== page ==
Wednesday, July 22, 2020

‘Russia Now a Plantation for Rich Moscow Oligarchs,’ Navalny Says

Paul Goble

            Staunton, June 20 Commenting on the Kremlin’s decision to name an LDPR deputy to be head of Krasnoyarsk in hopes of calming protests there, Aleksey Navalny says that this action shows that “all of Russia has been transformed into a plantation for rich Moscow oligarchs” who get their wealth from the regions but don’t want the latter to be able to choose their leaders.

            The opposition figure, who has been criticized by regionalists for his failure to look beyond Moscow but who is also seen as someone who knows which way the winds are blowing, made that statement on his Instagram account, one likely to be overshadowed by his shuttering of his anti-corruption foundation (

            But the opposition leader’s new focus on the regions in this case and especially on the ways in which Moscow is ignoring their interests and rights and exploiting them may signal a pivot in his activities and be both a product of the Khabarovsk protests and a path forward in Russian politics in which the regions will matter more in Moscow politics.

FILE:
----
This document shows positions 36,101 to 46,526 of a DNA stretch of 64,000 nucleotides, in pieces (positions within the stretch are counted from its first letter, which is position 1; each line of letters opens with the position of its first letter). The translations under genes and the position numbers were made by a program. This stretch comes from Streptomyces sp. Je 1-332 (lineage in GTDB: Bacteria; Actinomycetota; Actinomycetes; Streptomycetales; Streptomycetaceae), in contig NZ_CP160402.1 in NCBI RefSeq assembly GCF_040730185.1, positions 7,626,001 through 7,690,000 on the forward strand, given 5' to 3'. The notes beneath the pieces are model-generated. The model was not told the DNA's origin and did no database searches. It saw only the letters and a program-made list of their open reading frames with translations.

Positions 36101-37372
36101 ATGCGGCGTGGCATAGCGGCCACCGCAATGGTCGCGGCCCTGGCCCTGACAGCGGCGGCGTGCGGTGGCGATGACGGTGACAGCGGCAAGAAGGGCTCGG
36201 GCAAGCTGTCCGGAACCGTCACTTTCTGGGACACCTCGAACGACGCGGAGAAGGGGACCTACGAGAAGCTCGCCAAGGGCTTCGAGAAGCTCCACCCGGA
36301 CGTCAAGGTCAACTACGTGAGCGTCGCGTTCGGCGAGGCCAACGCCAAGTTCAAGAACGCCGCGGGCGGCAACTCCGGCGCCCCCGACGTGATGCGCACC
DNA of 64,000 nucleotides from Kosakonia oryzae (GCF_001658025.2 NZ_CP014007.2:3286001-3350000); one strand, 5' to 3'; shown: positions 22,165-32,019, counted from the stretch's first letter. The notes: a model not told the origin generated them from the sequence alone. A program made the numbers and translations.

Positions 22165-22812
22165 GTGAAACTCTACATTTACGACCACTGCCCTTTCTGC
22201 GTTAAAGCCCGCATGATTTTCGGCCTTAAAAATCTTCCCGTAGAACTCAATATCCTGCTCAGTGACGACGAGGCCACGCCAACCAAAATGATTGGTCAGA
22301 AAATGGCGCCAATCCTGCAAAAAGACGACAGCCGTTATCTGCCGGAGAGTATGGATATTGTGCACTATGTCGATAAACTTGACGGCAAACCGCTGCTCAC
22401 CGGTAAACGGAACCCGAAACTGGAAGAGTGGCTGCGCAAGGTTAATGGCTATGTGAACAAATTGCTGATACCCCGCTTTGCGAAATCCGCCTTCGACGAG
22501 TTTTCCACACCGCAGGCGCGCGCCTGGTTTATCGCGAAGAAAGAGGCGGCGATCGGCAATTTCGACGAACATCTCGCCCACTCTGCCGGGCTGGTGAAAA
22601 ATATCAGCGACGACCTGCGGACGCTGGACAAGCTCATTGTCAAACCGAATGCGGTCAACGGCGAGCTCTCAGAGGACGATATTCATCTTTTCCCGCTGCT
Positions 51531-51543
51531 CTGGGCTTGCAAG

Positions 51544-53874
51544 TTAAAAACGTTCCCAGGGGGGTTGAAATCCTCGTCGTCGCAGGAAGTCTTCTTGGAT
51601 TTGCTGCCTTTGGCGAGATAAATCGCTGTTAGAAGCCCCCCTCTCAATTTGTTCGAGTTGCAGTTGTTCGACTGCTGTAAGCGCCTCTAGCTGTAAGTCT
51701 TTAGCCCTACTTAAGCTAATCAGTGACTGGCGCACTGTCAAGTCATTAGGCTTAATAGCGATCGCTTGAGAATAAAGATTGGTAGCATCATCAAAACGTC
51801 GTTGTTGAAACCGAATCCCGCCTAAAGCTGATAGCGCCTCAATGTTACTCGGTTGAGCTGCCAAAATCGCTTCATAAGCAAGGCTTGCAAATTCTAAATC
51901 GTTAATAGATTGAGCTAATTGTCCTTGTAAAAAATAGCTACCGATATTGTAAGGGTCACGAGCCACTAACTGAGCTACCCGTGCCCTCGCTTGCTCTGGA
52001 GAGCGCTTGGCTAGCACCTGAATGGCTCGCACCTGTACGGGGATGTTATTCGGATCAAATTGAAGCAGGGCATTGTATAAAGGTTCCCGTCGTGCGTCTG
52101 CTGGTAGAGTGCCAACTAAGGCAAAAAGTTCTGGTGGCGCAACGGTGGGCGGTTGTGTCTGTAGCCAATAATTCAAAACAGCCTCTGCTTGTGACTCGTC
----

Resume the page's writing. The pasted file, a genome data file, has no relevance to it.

Navalny says that it is hard to take seriously Putin’s decision to appoint Mikhail Degtyaryov as Khabarovsk governor.  “Misha Degyarov was my competitor in the Moscow mayoral elections and received only 2.8 percent of the vote,” Navalny recalls. Worse, Degtyarov knows Khabarovsk “only from television.”

            People in that Far Eastern city “are going into the streets precisely because Moscow has seized and – without any evidence – carried off to prison a local man whom they all knew and trusted. He was a Khabarovsk man.” Now they are going to sit still for “a Muscovite governor?” That seems unlikely.

            By such actions, Navalny continues, “all Russia has been transformed into an appendage and plantation for rich Muscovite oligarchs. They take the taxes, They take the earnings from the sale of natural resources. And now, they are preventing local people from choosing their local authorities.” 

            That may seem a quick fix, but it is only a temporary one – and not just in Khabarovsk. 

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